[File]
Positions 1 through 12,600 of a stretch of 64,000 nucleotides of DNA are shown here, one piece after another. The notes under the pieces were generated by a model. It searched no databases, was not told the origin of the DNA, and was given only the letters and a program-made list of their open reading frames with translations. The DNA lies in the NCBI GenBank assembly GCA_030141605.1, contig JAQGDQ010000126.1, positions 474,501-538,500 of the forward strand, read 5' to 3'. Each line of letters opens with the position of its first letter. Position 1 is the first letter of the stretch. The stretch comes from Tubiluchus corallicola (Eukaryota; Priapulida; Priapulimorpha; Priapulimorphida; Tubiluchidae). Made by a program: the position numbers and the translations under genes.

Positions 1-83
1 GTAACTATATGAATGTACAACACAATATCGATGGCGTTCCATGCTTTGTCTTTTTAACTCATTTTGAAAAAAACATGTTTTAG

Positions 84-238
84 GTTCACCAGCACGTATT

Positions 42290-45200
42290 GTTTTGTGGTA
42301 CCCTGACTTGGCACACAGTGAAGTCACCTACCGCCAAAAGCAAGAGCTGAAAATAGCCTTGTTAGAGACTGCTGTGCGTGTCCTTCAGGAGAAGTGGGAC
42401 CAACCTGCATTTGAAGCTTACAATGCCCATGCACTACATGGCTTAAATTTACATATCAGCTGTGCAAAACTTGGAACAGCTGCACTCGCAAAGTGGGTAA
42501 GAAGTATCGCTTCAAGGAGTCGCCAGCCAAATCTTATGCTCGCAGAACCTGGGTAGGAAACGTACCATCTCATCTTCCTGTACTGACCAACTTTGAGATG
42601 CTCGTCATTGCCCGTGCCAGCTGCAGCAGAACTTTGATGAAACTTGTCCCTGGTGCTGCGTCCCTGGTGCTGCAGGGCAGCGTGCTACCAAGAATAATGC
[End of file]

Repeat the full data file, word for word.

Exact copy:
Positions 1 through 12,600 of a stretch of 64,000 nucleotides of DNA are shown here, one piece after another. The notes under the pieces were generated by a model. It searched no databases, was not told the origin of the DNA, and was given only the letters and a program-made list of their open reading frames with translations. The DNA lies in the NCBI GenBank assembly GCA_030141605.1, contig JAQGDQ010000126.1, positions 474,501-538,500 of the forward strand, read 5' to 3'. Each line of letters opens with the position of its first letter. Position 1 is the first letter of the stretch. The stretch comes from Tubiluchus corallicola (Eukaryota; Priapulida; Priapulimorpha; Priapulimorphida; Tubiluchidae). Made by a program: the position numbers and the translations under genes.

Positions 1-83
1 GTAACTATATGAATGTACAACACAATATCGATGGCGTTCCATGCTTTGTCTTTTTAACTCATTTTGAAAAAAACATGTTTTAG

Positions 84-238
84 GTTCACCAGCACGTATT

Positions 42290-45200
42290 GTTTTGTGGTA
42301 CCCTGACTTGGCACACAGTGAAGTCACCTACCGCCAAAAGCAAGAGCTGAAAATAGCCTTGTTAGAGACTGCTGTGCGTGTCCTTCAGGAGAAGTGGGAC
42401 CAACCTGCATTTGAAGCTTACAATGCCCATGCACTACATGGCTTAAATTTACATATCAGCTGTGCAAAACTTGGAACAGCTGCACTCGCAAAGTGGGTAA
42501 GAAGTATCGCTTCAAGGAGTCGCCAGCCAAATCTTATGCTCGCAGAACCTGGGTAGGAAACGTACCATCTCATCTTCCTGTACTGACCAACTTTGAGATG
42601 CTCGTCATTGCCCGTGCCAGCTGCAGCAGAACTTTGATGAAACTTGTCCCTGGTGCTGCGTCCCTGGTGCTGCAGGGCAGCGTGCTACCAAGAATAATGC